448 F2d 1228 United States v. Lewis

448 F.2d 1228

UNITED STATES of America, Plaintiff-Appellee,
Norman Francis LEWIS, Defendant-Appellant.

No. 26373.

United States Court of Appeals,
Ninth Circuit.

Sept. 16, 1971.

Max A. Keller (argued), Beverly Hills, Cal., for defendant-appellant.

David P. Curnow, Asst. U. S. Atty. (argued), Robert L. Meyer, U. S. Atty., David R. Nissen, Chief, Crim.Div., Los Angeles, Cal., for plaintiff-appellee.

Before BARNES, BROWNING, and TRASK, Circuit Judges.


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This is an appeal from a conviction for willfully and knowingly refusing induction into the armed forces. 50 U.S. C. App. Sec. 462.


Appellant contends that under the applicable statute he was entitled to a I-S deferment as a matter of right because he received his induction notice while he was a full-time student. The applicable statute provides: "Any person who while satisfactorily pursuing a full-time course of instruction at a college, university, or similar institution is ordered to report for induction * * * shall, upon the facts being presented to the local board, be deferred (A) until the end of such academic year, or (B) until he ceases satisfactorily to pursue such course of instruction * * *" 50 U. S.C. App. Sec. 456(i) (2). See 32 C.F.R. Sec. 1622.15.


The record discloses that appellant terminated his studies the same day his induction order was issued and mailed by his local board. He testified that he abandoned his studies because he received the induction order. The court, as trier of fact, was not required to believe his testimony. It seems unlikely that he received his induction order the day it was mailed. The court may well have concluded that when the induction order was issued appellant was no longer satisfactorily "pursuing a full-time course of instruction."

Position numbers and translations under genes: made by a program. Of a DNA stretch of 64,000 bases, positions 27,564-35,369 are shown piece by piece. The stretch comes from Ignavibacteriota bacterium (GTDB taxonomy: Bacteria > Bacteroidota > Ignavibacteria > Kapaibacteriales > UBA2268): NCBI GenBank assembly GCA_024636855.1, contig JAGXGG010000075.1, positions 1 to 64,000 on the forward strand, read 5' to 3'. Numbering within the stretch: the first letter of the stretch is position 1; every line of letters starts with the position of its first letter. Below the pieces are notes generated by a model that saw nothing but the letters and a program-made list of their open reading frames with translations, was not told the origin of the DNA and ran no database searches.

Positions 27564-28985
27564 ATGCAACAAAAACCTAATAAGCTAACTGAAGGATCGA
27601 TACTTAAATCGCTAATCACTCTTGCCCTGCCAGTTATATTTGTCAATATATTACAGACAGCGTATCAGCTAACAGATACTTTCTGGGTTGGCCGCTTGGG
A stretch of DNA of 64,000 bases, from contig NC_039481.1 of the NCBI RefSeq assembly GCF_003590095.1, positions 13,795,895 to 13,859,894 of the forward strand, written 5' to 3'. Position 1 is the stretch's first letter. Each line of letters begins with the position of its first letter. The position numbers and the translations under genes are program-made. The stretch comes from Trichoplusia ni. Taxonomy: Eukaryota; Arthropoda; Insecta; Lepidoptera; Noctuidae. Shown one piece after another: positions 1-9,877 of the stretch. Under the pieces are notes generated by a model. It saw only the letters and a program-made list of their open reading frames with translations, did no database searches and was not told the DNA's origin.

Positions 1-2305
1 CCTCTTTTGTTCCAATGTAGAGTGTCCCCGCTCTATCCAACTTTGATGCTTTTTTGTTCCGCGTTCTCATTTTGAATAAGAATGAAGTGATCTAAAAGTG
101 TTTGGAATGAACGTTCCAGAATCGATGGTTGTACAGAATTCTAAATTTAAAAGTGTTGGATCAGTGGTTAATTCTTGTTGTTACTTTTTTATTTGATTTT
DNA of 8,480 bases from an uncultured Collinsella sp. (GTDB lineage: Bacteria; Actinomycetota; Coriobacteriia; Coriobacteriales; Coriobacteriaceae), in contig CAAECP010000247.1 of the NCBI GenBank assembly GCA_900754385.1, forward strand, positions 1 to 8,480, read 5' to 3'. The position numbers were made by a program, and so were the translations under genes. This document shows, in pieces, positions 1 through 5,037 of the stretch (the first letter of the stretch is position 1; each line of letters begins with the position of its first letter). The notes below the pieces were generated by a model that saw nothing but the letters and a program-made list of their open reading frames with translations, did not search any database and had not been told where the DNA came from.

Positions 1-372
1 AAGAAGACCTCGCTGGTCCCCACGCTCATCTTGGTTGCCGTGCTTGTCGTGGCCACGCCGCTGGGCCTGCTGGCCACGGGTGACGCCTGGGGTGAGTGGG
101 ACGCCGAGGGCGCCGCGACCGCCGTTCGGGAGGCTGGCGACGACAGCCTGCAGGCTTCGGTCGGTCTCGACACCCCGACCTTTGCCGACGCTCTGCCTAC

In any event, the right to deferment depends "upon the facts being presented to the local board." 50 U.S. C. App., Sec. 456(i) (2). See also 32 C. F.R. Sec. 1625.3(b). This condition was not satisfied here. In October 1968, preceding his reclassification as I-A in January 1969 and the issuance of his induction order in March, appellant informed his local board that in January 1969 he would complete his studies at the school he was then attending, but intended to transfer to another school immediately thereafter. The board was not advised, however, that he in fact did so. The board therefore had no information that appellant had continued his schooling after January 1969 until it was notified, after the issuance of the induction order, that appellant had withdrawn from school in March. The burden in this situation was upon appellant to show that he was entitled to the classification. 32 C.F.R. Sec. 1622.1(c); see Dickinson v. United States, 346 U.S. 389, 395, 74 S.Ct. 152, 98 L.Ed. 132 (1953); Bradley v. United States, 218 F.2d 657, 661 (9th Cir. 1954), rev'd on other grounds, 348 U.S. 967, 75 S.Ct. 532, 99 L.Ed.2d 754 (1955). On the basis of the record presented, appellant did not sustain this burden.